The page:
Brave transgender 7th grader made a speech for inclusivity

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Recently, there's been a lot of debate surrounding gendered bathrooms. One transgender 12-year-old took a stand against his school not allowing him to use the boy's room.

Seventh grader Ari Bowman made a speech at East Penn School District to fight the notion that students have to use the bathroom of the gender they were assigned at birth.

His mother posted a video of Bowman's speech on Facebook:

"I change in the boy's locker room and I have seen zero genitalia," he said, "which is kind of why I do not understand that people make the assumption that a transgender student would accidentally reveal herself in the locker room."

RELATED: See photos from the ongoing bathroom debate

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North Carolina transgender bathroom law, protests, LGBT rights
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North Carolina transgender bathroom law, protests, LGBT rights
In this photo taken Thursday, May 12, 2016, signage is seen outside a restroom at 21c Museum Hotel in Durham, N.C. North Carolina is in a legal battle over a state law that requires transgender people to use the public restroom matching the sex on their birth certificate. The ADA-compliant bathroom signs were designed by artist Peregrine Honig. (AP Photo/Gerry Broome)
Opponents of House Bill 2 protest across the street from the North Carolina State Capitol in Raleigh, N.C., Monday, April 11, 2016 during a rally in support of the law that blocks rules allowing transgender people to use the bathroom aligned with their gender identity. (AP Photo/Gerry Broome)
A police officer confronts a lady holding a sign at the North Carolina State Capitol in Raleigh, N.C., Monday, April 11, 2016, during a rally in support of a law that blocks rules allowing transgender people to use the bathroom aligned with their gender identity. (AP Photo/Gerry Broome)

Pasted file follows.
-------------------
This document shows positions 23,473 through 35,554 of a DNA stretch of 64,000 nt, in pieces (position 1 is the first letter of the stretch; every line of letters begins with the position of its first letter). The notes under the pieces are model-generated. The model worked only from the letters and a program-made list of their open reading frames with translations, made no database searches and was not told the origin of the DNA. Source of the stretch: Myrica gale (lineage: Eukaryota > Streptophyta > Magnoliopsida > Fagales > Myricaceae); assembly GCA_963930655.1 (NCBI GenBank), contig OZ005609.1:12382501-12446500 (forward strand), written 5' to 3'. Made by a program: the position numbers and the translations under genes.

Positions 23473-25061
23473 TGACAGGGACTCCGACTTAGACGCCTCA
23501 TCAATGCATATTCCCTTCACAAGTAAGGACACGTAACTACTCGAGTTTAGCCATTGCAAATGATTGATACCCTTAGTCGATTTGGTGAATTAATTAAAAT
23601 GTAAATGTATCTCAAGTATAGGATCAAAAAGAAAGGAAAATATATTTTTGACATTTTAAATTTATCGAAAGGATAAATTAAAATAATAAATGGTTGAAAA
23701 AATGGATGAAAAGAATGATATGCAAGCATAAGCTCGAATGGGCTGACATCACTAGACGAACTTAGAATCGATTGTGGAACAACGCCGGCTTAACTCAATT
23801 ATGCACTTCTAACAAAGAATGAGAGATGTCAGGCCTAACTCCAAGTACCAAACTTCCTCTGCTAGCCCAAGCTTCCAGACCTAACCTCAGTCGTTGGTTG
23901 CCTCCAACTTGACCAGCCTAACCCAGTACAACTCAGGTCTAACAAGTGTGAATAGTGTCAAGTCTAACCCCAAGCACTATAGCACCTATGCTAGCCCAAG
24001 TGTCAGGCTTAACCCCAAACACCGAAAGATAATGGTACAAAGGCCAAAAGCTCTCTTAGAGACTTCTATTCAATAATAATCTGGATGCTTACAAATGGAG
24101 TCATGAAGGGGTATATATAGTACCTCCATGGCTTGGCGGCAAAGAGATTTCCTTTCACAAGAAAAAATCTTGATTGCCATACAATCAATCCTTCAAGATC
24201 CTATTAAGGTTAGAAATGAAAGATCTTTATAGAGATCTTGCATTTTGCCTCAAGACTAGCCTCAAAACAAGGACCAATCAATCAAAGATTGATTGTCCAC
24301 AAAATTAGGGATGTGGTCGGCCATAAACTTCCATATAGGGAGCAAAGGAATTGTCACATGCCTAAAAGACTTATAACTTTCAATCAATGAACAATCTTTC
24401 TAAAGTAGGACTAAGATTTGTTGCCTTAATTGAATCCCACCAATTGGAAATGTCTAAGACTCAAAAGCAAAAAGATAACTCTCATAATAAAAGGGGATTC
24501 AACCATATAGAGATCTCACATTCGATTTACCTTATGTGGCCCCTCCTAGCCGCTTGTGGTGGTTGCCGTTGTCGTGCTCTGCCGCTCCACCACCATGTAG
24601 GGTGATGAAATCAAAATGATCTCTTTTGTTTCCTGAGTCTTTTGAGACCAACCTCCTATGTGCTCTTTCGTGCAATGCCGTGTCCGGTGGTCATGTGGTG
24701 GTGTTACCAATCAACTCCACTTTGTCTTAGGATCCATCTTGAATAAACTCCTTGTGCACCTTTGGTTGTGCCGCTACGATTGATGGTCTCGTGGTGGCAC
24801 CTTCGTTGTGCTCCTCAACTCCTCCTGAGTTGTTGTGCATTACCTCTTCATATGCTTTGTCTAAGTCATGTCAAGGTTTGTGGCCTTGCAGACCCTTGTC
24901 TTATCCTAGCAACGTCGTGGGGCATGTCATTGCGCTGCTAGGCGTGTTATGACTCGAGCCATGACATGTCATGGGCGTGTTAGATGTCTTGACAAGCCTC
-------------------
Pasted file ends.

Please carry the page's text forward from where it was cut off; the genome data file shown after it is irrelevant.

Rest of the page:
DURHAM, NC - MAY 10: The 'We Are Not This' slogan is posted at the entrances to Bull McCabes Irish Pub on May 10, 2016 in Durham, North Carolina. Debate over transgender bathroom access spreads nationwide as the U.S. Department of Justice countersues North Carolina Governor Pat McCrory from enforcing the provisions of House Bill 2 (HB2) that dictate what bathrooms transgender individuals can use. (Photo by Sara D. Davis/Getty Images)
Supporters gather at the North Carolina State Capitol in Raleigh, N.C., Monday, April 11, 2016, in support of House Bill 2, a law that blocks rules allowing transgender people to use the bathroom aligned with their gender identity. (AP Photo/Gerry Broome)
Opponents of House Bill 2 protest across the street from the State Capitol Building in Raleigh, N.C., Monday, April 11, 2016 during a rally in support of the law that blocks rules allowing transgender people to use the bathroom aligned with their gender identity. (AP Photo/Gerry Broome)
Two protesters hold up signs against passage of legislation in North Carolina, which limits the bathroom options for transgender people, during a rally in Charlotte, N.C., Thursday, March 31, 2016. The rally drew around 100 people at the Charlotte-Mecklenburg Government Center. (AP Photos/Skip Foreman)
Demonstrators protesting passage of legislation limiting bathroom access for transgender people stand in front of the Charlotte-Mecklenburg Government Center in Charlotte, N.C., Thursday, March 31, 2016. Approximately 100 people gathered for the rally, many chanting and carrying signs. (AP Photos/Skip Foreman)